Non-binding guide to good practice for implementing Directive 2001/45/EC (Work at a height)
"How to choose the most appropriate work equipment for performing temporary work at a height?" is the subtitle of this guide published by the DG Employment.
Given that work at a height exposes workers to the risk of falling, this guide presents various non-binding examples of good practice in connection with the practical application of European Parliament and Council Directive 2001/45/EC (which amends Directive 89/655/EEC) concerning the minimum health and safety requirements for workers’ use of work equipment provided for temporary work at a height, in particular scaffolds, ladders and ropes, which are the equipment most commonly used to perform such work, in combination with Framework Directive 89/391/EEC and Directives 89/655/EEC, 95/63/EC, 89/656/EEC, 92/57/EEC and 92/58/EEC.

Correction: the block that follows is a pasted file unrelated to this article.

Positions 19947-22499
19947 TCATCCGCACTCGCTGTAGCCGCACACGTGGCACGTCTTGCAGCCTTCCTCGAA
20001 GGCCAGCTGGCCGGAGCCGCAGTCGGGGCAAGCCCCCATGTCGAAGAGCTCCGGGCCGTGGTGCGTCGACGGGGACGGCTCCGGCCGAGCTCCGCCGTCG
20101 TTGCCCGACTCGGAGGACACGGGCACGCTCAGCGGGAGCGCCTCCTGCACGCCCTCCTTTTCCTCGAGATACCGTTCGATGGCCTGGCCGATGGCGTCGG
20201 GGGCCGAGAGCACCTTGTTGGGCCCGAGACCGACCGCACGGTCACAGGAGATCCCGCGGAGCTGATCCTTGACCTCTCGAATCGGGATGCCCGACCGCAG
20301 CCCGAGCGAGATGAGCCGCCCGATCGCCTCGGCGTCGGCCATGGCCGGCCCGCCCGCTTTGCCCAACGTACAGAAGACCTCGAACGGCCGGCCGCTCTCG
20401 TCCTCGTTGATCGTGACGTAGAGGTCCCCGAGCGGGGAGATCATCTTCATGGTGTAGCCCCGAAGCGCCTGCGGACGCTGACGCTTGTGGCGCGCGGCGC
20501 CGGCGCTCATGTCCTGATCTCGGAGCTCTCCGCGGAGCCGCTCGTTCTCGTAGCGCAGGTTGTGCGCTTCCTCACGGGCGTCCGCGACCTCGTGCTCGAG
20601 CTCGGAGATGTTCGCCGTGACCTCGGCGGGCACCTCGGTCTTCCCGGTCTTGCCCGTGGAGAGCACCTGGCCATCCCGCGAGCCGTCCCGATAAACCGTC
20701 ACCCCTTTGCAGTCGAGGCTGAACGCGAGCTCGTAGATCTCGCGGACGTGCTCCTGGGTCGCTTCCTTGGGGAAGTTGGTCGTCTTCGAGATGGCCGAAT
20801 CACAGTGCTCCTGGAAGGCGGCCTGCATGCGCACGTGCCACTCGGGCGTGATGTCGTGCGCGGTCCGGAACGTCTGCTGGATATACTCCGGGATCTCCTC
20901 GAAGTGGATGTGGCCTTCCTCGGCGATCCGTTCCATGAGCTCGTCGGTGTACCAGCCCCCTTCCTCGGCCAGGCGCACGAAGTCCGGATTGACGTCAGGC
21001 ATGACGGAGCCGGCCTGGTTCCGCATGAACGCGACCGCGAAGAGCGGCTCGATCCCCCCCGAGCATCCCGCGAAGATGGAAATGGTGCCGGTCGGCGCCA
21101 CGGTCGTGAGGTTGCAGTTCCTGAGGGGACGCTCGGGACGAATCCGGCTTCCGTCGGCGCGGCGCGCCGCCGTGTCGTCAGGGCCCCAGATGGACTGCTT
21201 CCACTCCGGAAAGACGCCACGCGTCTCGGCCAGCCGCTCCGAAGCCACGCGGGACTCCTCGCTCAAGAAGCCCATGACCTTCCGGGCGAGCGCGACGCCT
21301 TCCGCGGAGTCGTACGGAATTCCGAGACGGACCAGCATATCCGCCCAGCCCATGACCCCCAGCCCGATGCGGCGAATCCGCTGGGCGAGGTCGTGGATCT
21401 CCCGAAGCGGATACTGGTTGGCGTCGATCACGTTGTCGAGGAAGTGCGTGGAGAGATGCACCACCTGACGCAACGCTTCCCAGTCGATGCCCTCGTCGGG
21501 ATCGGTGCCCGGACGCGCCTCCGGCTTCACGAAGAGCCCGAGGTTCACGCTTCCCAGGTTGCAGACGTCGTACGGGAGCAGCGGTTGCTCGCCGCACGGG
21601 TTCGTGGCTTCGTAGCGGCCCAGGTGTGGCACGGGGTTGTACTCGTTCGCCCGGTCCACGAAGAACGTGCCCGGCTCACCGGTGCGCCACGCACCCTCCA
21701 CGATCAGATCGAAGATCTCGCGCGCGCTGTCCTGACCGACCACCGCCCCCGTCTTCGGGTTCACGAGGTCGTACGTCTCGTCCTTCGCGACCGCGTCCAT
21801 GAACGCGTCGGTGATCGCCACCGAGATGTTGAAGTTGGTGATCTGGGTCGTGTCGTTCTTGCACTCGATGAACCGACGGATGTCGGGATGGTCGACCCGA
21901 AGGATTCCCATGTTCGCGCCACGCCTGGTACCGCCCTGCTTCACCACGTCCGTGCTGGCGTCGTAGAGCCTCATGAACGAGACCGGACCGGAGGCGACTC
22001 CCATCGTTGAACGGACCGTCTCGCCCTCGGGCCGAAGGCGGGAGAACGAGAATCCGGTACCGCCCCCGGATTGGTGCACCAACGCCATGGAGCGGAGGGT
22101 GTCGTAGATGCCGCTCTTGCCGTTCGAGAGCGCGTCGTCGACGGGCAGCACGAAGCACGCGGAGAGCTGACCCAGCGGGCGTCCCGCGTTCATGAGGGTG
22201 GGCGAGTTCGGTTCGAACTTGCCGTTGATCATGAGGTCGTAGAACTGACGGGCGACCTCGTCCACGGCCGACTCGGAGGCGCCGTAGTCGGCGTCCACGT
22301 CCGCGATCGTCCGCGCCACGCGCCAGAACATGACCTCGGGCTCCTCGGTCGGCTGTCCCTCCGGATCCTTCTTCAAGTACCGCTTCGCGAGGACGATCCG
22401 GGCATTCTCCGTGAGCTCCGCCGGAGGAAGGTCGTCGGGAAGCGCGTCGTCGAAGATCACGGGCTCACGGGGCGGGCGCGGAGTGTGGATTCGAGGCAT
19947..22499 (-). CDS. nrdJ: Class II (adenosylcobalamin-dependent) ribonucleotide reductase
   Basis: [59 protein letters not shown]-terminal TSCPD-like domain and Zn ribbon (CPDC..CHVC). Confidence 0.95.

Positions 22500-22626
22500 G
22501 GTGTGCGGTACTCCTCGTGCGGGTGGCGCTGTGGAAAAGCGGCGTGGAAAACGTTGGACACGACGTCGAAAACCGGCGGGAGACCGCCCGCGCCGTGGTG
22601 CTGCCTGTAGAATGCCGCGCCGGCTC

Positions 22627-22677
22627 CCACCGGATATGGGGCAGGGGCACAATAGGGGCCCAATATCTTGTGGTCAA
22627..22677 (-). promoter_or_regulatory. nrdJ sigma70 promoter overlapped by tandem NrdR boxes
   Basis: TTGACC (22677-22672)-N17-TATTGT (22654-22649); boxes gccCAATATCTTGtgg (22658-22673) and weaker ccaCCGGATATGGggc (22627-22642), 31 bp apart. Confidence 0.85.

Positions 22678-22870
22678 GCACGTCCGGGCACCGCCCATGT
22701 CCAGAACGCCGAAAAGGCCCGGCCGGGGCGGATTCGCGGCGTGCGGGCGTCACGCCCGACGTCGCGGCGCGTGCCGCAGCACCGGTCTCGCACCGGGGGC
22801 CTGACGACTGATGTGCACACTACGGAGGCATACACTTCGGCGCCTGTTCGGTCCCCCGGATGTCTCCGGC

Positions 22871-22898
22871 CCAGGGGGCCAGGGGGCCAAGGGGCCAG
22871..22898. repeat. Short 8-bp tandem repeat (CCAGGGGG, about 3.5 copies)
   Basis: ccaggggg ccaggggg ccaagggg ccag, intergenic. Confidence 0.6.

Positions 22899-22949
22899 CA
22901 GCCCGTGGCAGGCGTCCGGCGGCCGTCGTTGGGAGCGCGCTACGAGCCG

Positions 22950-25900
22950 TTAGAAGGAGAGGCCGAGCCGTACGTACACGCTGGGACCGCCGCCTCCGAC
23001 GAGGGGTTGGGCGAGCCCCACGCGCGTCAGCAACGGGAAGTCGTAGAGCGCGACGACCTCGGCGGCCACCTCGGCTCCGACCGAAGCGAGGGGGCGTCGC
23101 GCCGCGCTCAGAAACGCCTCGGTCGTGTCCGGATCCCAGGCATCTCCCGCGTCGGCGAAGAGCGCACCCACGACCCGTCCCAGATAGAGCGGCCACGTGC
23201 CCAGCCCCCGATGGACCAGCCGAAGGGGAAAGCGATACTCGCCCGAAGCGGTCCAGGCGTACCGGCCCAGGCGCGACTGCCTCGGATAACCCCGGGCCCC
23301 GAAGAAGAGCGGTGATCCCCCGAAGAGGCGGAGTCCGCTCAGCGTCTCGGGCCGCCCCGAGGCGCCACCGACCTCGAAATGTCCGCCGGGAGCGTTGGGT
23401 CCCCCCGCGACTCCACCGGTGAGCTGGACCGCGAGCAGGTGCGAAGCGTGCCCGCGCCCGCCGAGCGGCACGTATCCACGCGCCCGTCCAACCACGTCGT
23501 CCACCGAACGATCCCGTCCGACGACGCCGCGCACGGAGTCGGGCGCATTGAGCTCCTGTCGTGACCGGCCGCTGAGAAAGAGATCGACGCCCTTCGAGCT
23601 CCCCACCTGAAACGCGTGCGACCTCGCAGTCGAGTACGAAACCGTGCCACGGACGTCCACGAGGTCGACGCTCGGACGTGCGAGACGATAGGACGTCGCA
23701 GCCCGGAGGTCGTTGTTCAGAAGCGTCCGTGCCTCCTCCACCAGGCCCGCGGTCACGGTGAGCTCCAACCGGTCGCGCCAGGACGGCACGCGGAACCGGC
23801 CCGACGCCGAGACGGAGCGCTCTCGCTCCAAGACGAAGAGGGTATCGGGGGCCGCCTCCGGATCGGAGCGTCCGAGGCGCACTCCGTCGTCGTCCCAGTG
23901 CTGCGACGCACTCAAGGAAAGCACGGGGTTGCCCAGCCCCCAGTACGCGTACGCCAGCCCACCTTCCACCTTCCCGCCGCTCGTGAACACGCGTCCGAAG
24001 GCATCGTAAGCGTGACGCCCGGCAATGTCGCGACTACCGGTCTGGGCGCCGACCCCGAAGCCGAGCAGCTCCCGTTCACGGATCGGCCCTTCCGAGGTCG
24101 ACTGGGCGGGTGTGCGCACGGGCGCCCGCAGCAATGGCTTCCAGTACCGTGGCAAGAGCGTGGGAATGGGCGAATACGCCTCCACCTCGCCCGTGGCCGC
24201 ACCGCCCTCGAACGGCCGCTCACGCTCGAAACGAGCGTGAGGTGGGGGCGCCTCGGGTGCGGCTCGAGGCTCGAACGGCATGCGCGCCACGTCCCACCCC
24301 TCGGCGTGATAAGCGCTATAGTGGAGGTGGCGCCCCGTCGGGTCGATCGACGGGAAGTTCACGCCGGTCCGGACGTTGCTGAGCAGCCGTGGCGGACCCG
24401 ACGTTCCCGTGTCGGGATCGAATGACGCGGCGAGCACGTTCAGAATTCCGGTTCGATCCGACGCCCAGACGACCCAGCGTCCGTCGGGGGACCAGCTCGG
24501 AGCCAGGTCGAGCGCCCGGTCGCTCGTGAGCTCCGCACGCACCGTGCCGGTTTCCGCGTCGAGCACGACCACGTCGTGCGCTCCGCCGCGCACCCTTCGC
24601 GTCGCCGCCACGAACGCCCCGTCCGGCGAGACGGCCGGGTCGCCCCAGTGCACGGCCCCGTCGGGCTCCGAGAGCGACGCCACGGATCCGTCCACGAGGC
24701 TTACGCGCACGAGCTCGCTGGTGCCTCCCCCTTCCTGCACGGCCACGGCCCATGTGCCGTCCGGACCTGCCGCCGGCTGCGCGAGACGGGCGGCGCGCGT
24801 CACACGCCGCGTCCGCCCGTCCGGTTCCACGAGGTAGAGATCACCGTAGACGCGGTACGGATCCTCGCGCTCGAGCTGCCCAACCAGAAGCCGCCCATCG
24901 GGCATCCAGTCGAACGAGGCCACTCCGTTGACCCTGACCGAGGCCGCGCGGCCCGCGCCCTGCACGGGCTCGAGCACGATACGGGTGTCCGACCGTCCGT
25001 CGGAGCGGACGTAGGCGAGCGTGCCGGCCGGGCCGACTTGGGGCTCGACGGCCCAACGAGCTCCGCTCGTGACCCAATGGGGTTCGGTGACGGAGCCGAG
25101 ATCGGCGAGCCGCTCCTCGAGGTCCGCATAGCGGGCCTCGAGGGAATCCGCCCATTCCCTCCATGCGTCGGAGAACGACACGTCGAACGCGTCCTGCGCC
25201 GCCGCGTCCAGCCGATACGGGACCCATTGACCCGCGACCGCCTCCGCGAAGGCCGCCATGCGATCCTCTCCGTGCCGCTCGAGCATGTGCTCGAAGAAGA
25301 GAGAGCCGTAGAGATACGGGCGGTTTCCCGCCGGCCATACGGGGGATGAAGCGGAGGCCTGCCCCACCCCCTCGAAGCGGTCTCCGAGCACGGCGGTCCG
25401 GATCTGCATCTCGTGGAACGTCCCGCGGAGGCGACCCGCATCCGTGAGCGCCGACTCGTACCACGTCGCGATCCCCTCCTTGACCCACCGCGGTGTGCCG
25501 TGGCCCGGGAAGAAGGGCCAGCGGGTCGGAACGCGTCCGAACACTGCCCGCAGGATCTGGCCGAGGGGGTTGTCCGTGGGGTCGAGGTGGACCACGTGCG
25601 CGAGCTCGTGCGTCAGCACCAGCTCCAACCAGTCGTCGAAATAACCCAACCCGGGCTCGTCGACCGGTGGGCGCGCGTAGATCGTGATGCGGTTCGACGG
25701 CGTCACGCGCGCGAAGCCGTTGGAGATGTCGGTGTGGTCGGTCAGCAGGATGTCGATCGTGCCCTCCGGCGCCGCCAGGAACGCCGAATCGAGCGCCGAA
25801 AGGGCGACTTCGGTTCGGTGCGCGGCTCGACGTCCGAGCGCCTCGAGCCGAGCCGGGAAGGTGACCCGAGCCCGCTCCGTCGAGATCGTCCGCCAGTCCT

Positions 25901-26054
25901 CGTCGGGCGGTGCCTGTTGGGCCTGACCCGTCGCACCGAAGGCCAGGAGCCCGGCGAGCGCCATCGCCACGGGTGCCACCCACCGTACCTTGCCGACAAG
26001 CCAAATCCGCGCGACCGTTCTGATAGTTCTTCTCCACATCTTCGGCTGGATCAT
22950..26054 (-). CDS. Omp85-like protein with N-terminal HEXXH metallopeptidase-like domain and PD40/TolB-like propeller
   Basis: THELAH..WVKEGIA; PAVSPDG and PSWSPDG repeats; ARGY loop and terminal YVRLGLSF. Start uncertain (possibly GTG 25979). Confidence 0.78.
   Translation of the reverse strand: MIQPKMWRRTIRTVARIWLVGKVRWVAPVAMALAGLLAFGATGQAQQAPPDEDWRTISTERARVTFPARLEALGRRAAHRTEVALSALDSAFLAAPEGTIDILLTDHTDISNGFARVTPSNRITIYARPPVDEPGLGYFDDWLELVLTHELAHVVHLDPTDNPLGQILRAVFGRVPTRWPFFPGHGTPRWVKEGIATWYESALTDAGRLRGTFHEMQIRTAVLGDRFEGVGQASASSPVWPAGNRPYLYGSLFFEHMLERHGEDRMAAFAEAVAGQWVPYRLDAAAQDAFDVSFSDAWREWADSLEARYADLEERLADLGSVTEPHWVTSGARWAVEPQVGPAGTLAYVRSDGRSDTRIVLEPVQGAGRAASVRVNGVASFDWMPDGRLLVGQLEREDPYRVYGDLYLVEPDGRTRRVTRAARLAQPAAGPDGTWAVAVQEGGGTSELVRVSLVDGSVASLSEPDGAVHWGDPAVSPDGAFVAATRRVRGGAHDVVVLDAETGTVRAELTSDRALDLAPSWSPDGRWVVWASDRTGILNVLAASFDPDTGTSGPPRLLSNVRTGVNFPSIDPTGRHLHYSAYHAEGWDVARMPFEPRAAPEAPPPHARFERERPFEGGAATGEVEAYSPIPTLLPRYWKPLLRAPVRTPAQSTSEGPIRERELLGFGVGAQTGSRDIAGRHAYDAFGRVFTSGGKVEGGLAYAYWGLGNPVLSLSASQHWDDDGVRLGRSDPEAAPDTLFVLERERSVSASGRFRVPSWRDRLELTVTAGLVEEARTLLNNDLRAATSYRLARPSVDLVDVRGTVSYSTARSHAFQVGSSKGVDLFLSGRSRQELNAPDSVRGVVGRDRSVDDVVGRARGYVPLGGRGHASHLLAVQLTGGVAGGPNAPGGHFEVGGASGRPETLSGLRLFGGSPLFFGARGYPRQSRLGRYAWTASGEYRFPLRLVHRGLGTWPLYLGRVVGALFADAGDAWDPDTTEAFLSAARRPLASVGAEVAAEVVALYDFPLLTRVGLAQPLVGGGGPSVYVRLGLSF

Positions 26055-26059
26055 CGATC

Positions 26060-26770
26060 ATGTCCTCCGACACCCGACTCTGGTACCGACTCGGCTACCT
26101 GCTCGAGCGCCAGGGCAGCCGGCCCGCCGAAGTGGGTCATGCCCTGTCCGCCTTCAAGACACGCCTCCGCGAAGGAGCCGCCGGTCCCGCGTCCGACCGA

Directive 2009/104/EC has replaced 89/655/EEC and its amendments.
This guide is chiefly designed to help employers, and in particular small and medium-sized enterprises, to select and use work equipment correctly on the basis of a risk assessment, and according to the type and duration of work and ergonomic constraints. It contains many good practice examples, which have either been selected from the guides existing in the EU Member States or have been specially designed for this guide. It lists the relevant European directives, European standards (EN) and a list of relevant national guides in this area.
CAUTION: The suggestions and recommendations in this guide are based on the experience of experts in the EU Member States. You will very likely find a situation relevant to you in the guide. However, since every workplace and every task is unique, these suggestions and recommendations do not absolve you from the obligation to undertake a thorough risk assessment before opting for a specific method. You must also obtain details of the laws, regulations and standards applicable in the Member State where you work, and comply with them.
The manuscript of the guideline was completed in September 2006.